Hassan Abdel Aziz, head of the Egyptian Federation for Construction and Building Contractors, told the Daily News Egypt that Egyptian contractors have been awarded a total of over SAR 1.5bn (approximately $400m) worth of contracts in the Saudi market over the past three years, which is the “lion’s share”.
With at least 150 Egyptian key contracting firms operating in the kingdom – the largest Arab economy – Abdel Aziz said the toughest challenge facing these firms is the requirements to have 10% of their technical team of Saudi origin, which is something the federation is working on easing.
How many Egyptian firms in the contracting sector are currently operating in the Kingdom of Saudi Arabia?
There are 150 key firms operating in the kingdom. These include those who bid unilaterally and independently in tenders, and conduct them on their own, as well as those who bid as part of a partnership with a Saudi firm, and sub-contractors. There are many other contracting companies who operate in the market by handling smaller aspects of a contract, such as plumbing or others.
What is the size of the deals and contracts that these companies handle in the Saudi market?
The value of the contracts handled by Egyptian contractors in Saudi is no less than SAR 1.5bn ($400bn) over the past three years. This shows that we had the lion’s share in the Saudi market, bearing in mind that the total value of contracts awarded in the kingdom last year alone was around $200bn. Our presence in this large market is quite satisfying.
What are the main obstacles that face Egyptian contractors operating in the kingdom?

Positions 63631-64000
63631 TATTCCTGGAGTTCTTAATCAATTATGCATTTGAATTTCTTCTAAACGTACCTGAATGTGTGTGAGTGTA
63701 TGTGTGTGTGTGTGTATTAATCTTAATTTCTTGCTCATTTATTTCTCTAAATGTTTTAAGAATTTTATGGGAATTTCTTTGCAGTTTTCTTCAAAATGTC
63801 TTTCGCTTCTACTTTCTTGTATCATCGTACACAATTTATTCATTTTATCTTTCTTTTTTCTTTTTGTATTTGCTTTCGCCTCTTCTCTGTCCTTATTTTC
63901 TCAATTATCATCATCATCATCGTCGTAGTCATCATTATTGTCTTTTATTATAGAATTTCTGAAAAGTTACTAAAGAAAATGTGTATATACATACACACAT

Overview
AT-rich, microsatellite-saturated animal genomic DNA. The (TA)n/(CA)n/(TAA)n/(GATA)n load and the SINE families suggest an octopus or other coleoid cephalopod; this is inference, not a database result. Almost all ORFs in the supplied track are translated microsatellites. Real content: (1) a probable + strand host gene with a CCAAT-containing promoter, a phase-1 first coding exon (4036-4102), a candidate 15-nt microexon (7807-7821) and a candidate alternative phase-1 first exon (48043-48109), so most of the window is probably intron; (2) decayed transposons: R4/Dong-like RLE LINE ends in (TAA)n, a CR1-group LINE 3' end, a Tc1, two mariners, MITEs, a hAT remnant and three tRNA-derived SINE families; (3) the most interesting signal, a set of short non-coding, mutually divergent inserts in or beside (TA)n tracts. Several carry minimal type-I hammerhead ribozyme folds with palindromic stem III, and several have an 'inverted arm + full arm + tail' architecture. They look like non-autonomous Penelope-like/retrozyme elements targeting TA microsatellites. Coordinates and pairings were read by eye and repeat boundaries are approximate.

There are certain requirements demanded of Egyptian contractors by Saudi authorities, which they find difficult in fulfilling, but we’re trying to negotiate middle grounds. An example of such conditions is that no less than 10% of the firm’s employees are Saudi, which is a challenge. For instance, this means that out of 1,000 workers, 100 are Saudis, and there are certain professions which Saudis refuse to do. You can find a Saudi engineer or accountant, but not a builder or plumber. This is something we’re trying to negotiate with Saudi officials.
How about some other complaints which contractors have voiced, such as having to provide insurances, like bank guarantees?
Such complaints are baseless. Bank guarantees are required of all contractors in any part of the world.
There have been reports of the federation’s attempt to create a unified classification for Arab contractors, in order to enable firms in this sector to create pan-Arab partnerships, and be involved in projects across the region. Has any progress been made on this front?
Unfortunately, we have completed the unified classification and have repeatedly presented it to the Council of Arab Housing ministers. However, the proposal did not progress any further, due to some Arab countries having certain reservations.
Which countries exactly, and why?
It’s mostly Gulf states who oppose it. They feel strongly about their classifications and have concerns about changing them. But when it comes to the largest market for us, which is the Saudi market, we achieved a breakthrough after the late Saudi King Abdullah bin Abzulaziz Al-Saud issued a decree allowing Egyptian contractors, who are locally classified in the A category in their specialised fields, to compete against Saudi firms in tenders. This is a massive success, and reflects our strong presence in the kingdom’s market.
What will be the next demand you will try to pursue during upcoming talks with Saudi officials?
We are currently pushing for the wider adoption of FIDIC-based contracts, which is the most just form of agreements, clearly outlining the rights of all parties and commitments. Such contracts will further enhance pan-Arab cooperations.
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